By Express News Service
MUMBAI: The Bombay High Court on Saturday granted an interim stay to the operation of parts of the recently notified Information Technology Rules, 2021 which require that all online publishers follow a “code of ethics” and norms of conduct.
A bench of Chief Justice Dipankar Datta and Justice G S Kulkarni stayed sub-clauses 1 and 3 of clause 9 of the Information Technology (Intermediary Guidelines and Digital Media Ethics Code) Rules, 2021.
It is found “prima facie” (on the face of it) that these sub-clauses violated the petitioners’ constitutional right to freedom of speech and expression under Article 19, the high court said.
Provisions of clause 9 also went beyond the scope of the substantive law (the Information Technology Act of 2000), it said.
The order came on petitions filed by legal news portal The Leaflet and journalist Nikhil Wagle which challenged several provisions of the new IT Rules claiming that they were vague and likely to have a “chilling effect” on a citizen’s right to free speech guaranteed by the Constitution.
The Rules went beyond the scope of the main IT Act and also the `reasonable restrictions’ on freedom of speech and expression allowed by Article 19 (2) of the Constitution, the petitioners said.
The HC, however, refused to stay clause 14 that pertains to the setting up of an inter-ministerial committee with powers to regulate online content and deal with grievances and breach of rules, and clause 16 which is about blocking of online content in case of an emergency.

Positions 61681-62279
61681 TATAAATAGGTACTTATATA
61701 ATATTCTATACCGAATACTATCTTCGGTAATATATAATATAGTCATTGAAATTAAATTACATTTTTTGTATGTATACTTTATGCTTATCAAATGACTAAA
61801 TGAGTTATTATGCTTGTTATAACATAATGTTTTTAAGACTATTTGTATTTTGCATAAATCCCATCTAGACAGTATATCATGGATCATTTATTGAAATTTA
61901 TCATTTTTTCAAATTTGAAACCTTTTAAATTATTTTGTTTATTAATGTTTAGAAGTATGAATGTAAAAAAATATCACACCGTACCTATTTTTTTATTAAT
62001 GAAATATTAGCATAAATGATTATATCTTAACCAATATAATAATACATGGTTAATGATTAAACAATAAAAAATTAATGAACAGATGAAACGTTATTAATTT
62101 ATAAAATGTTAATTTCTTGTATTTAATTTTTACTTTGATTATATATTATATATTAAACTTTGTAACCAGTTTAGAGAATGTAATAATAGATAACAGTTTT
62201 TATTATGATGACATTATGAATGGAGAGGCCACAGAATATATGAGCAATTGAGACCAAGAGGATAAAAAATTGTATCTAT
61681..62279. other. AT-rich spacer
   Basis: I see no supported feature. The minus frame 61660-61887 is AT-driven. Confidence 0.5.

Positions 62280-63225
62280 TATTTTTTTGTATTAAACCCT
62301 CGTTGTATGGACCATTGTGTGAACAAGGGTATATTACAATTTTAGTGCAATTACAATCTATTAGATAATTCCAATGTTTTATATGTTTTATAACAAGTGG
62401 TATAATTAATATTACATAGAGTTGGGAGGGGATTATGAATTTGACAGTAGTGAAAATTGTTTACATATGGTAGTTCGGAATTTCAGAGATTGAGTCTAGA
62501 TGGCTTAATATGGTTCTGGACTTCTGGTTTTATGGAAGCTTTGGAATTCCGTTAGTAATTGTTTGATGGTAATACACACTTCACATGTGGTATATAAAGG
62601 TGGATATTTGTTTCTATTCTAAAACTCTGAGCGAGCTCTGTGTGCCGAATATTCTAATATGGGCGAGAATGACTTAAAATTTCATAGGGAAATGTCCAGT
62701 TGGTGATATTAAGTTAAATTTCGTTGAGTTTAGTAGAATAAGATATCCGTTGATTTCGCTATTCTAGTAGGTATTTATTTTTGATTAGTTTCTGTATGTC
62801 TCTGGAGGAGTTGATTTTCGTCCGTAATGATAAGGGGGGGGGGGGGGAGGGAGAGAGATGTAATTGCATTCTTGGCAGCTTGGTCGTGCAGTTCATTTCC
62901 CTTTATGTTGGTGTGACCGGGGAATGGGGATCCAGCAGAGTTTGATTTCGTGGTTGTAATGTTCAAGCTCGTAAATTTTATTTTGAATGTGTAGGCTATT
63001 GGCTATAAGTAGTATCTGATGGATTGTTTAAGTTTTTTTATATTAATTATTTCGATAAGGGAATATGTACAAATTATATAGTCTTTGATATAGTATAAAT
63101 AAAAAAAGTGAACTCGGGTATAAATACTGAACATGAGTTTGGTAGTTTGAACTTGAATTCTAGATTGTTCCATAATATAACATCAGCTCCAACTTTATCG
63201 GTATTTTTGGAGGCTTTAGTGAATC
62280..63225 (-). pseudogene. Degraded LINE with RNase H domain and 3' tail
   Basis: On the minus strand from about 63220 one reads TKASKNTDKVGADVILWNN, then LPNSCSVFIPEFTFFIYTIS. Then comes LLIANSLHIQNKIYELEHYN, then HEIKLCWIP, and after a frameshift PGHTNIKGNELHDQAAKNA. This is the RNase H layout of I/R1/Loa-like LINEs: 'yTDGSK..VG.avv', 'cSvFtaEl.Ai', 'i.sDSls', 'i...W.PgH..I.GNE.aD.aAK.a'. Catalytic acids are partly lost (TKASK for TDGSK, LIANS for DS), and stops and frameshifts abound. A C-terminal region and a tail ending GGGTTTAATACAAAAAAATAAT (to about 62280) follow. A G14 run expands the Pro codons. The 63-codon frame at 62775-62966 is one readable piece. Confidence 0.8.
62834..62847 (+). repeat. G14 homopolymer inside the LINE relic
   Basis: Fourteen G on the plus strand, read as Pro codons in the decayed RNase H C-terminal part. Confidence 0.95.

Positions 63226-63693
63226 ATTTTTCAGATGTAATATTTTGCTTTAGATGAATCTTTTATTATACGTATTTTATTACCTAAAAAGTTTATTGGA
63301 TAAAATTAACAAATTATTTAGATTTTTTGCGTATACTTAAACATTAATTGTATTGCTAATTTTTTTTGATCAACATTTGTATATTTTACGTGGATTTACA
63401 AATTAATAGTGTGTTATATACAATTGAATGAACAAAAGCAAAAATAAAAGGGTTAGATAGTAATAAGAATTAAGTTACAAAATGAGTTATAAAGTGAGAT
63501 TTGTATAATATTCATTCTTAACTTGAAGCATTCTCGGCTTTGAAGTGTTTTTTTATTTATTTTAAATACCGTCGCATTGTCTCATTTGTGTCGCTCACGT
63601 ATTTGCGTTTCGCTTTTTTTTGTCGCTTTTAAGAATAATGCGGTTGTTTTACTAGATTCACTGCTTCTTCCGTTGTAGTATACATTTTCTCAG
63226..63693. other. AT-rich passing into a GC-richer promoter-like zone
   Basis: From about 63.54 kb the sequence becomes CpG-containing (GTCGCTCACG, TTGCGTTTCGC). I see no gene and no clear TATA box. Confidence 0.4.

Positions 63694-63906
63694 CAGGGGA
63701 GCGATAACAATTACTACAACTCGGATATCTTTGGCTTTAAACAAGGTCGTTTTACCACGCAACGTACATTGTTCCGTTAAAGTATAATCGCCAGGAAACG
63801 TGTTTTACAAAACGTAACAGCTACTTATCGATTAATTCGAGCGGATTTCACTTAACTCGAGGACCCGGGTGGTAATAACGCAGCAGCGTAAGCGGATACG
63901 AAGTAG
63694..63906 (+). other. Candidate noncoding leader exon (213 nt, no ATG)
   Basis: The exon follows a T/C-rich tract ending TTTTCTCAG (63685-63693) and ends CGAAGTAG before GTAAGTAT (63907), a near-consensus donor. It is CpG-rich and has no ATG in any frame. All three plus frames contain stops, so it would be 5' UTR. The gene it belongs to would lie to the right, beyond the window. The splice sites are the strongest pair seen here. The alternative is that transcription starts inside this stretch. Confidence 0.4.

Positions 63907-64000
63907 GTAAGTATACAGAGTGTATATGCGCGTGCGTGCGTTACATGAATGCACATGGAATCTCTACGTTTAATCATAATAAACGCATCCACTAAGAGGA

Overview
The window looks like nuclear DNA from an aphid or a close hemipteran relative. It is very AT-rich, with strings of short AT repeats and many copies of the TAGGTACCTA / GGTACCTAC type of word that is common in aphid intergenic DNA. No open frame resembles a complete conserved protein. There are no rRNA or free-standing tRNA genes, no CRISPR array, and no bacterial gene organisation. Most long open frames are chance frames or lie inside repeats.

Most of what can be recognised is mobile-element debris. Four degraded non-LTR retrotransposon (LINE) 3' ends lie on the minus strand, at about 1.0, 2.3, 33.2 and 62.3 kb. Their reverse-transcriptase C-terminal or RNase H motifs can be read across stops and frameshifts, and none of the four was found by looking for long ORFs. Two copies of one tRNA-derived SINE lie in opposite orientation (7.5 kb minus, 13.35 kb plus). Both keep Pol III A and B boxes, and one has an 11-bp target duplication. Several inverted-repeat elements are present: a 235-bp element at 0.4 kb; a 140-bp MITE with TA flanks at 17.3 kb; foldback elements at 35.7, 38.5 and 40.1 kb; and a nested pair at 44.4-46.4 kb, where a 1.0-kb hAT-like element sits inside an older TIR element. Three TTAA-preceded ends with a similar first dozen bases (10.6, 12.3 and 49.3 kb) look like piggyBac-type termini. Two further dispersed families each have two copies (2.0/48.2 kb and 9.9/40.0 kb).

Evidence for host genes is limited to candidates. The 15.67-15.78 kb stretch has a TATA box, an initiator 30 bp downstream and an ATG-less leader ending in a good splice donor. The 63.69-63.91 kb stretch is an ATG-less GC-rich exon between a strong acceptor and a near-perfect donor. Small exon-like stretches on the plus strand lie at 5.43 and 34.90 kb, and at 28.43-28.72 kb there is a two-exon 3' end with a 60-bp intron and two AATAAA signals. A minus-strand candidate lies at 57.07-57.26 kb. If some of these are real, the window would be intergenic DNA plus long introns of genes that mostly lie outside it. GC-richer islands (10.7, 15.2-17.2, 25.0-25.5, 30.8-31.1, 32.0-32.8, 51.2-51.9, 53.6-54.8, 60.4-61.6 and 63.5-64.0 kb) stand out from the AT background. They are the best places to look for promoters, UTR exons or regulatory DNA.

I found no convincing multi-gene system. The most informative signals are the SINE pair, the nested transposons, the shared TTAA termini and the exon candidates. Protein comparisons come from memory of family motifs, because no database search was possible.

As such a committee was yet to be formed, it did not see any reason to stay clauses 14 and 16 at present, the court said.
The HC also did not stay sub-clause (2) of clause 9 which provides for action in case of the contravention of any law in force for the time being.
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The petitioners had sought an interim stay on the implementation of the new IT Rules till the court gives its final decision in the matter.
Senior counsel Darius Khambata, a lawyer for The Leaflet, had argued that the new IT Rules were beyond the rule-making power of the Union government as the “parent Act”, that is the Information Technology Act, did not provide for anything seeking to regulate ethics and content of online publishers.
On Friday, the HC had asked the Union government what was the need to introduce the new IT Rules, 2021 without superseding the existing IT Rules of 2009.
The Union government’s lawyer Additional Solicitor General Anil Singh had defended making code of ethics mandatory, saying the Press Council of India (PCI) also prescribes a code of ethics for journalists.
The norms prescribed by the PCI along with the Cable TV code would be mandatory for digital media under the new rules, he had said.
But the judges had pointed out that the PCI’s guidelines were in the nature of advisory norms of behaviour, and did not carry any drastic punishment for a breach.
ASG Singh had contended that the need to bring in new rules was felt for checking the spread of fake news and illegal content in the digital space.
“We may observe that as far as (clause) 14 is concerned, (there is) no immediate urgency as Committee is not set up. In these circumstances, oversight committee itself has not taken effect. We urge petitioners to come as and when it is set up,” the court order said.
“We find no case is made out for stay on (clause) 16. Hence that is not stayed. (Clause) 9 prima facie seems to be against the freedom of speech. We have stayed 9 (1) and (3) and not (2),” the court said.
The bench refused the Centre’s request to stay the order for a few weeks. It also directed the Union government to file a detailed affidavit replying to the issues raised by the petitioners within three weeks. The high court will hear the petitions further on September 27.
(With agency inputs)